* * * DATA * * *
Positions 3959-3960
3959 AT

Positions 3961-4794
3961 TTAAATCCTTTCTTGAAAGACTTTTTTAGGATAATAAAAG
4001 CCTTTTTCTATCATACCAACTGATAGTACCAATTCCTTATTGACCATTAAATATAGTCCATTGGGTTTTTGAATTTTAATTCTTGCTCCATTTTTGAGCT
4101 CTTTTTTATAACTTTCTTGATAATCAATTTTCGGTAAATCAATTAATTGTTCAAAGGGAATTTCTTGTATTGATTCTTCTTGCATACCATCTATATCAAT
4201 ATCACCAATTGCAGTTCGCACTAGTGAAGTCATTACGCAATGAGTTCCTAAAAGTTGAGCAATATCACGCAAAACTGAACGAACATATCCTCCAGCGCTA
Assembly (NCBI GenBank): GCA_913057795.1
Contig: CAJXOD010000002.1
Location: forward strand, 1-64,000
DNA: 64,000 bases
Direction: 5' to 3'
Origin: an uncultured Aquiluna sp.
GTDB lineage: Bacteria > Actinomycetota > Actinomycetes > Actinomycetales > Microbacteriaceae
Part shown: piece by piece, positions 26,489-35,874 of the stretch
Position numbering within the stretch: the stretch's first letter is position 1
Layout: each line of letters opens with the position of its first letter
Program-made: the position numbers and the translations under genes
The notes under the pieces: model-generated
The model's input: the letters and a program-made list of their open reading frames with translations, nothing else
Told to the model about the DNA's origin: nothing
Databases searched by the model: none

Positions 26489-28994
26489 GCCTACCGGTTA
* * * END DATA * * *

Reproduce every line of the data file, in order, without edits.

Positions 3959-3960
3959 AT

Positions 3961-4794
3961 TTAAATCCTTTCTTGAAAGACTTTTTTAGGATAATAAAAG
4001 CCTTTTTCTATCATACCAACTGATAGTACCAATTCCTTATTGACCATTAAATATAGTCCATTGGGTTTTTGAATTTTAATTCTTGCTCCATTTTTGAGCT
4101 CTTTTTTATAACTTTCTTGATAATCAATTTTCGGTAAATCAATTAATTGTTCAAAGGGAATTTCTTGTATTGATTCTTCTTGCATACCATCTATATCAAT
4201 ATCACCAATTGCAGTTCGCACTAGTGAAGTCATTACGCAATGAGTTCCTAAAAGTTGAGCAATATCACGCAAAACTGAACGAACATATCCTCCAGCGCTA
Assembly (NCBI GenBank): GCA_913057795.1
Contig: CAJXOD010000002.1
Location: forward strand, 1-64,000
DNA: 64,000 bases
Direction: 5' to 3'
Origin: an uncultured Aquiluna sp.
GTDB lineage: Bacteria > Actinomycetota > Actinomycetes > Actinomycetales > Microbacteriaceae
Part shown: piece by piece, positions 26,489-35,874 of the stretch
Position numbering within the stretch: the stretch's first letter is position 1
Layout: each line of letters opens with the position of its first letter
Program-made: the position numbers and the translations under genes
The notes under the pieces: model-generated
The model's input: the letters and a program-made list of their open reading frames with translations, nothing else
Told to the model about the DNA's origin: nothing
Databases searched by the model: none

Positions 26489-28994
26489 GCCTACCGGTTA